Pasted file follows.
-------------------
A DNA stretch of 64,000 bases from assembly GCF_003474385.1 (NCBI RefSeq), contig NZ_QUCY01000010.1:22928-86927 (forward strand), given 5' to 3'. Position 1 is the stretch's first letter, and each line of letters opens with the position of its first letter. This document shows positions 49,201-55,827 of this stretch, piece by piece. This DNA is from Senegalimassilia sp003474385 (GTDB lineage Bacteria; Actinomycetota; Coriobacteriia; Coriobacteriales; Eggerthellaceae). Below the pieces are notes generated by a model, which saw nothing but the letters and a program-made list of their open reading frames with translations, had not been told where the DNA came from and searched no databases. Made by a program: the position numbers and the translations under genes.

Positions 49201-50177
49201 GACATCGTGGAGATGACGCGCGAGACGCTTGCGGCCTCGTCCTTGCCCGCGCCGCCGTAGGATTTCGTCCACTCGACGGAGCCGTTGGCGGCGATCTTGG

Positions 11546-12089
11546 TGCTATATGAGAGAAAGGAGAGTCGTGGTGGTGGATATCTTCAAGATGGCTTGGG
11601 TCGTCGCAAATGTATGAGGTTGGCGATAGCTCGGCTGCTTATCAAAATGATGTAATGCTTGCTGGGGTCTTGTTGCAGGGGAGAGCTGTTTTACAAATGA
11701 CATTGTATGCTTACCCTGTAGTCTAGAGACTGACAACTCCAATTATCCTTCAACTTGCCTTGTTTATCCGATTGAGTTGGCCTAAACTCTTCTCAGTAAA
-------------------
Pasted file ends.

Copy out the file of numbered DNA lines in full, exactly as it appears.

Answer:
A DNA stretch of 64,000 bases from assembly GCF_003474385.1 (NCBI RefSeq), contig NZ_QUCY01000010.1:22928-86927 (forward strand), given 5' to 3'. Position 1 is the stretch's first letter, and each line of letters opens with the position of its first letter. This document shows positions 49,201-55,827 of this stretch, piece by piece. This DNA is from Senegalimassilia sp003474385 (GTDB lineage Bacteria; Actinomycetota; Coriobacteriia; Coriobacteriales; Eggerthellaceae). Below the pieces are notes generated by a model, which saw nothing but the letters and a program-made list of their open reading frames with translations, had not been told where the DNA came from and searched no databases. Made by a program: the position numbers and the translations under genes.

Positions 49201-50177
49201 GACATCGTGGAGATGACGCGCGAGACGCTTGCGGCCTCGTCCTTGCCCGCGCCGCCGTAGGATTTCGTCCACTCGACGGAGCCGTTGGCGGCGATCTTGG

Positions 11546-12089
11546 TGCTATATGAGAGAAAGGAGAGTCGTGGTGGTGGATATCTTCAAGATGGCTTGGG
11601 TCGTCGCAAATGTATGAGGTTGGCGATAGCTCGGCTGCTTATCAAAATGATGTAATGCTTGCTGGGGTCTTGTTGCAGGGGAGAGCTGTTTTACAAATGA
11701 CATTGTATGCTTACCCTGTAGTCTAGAGACTGACAACTCCAATTATCCTTCAACTTGCCTTGTTTATCCGATTGAGTTGGCCTAAACTCTTCTCAGTAAA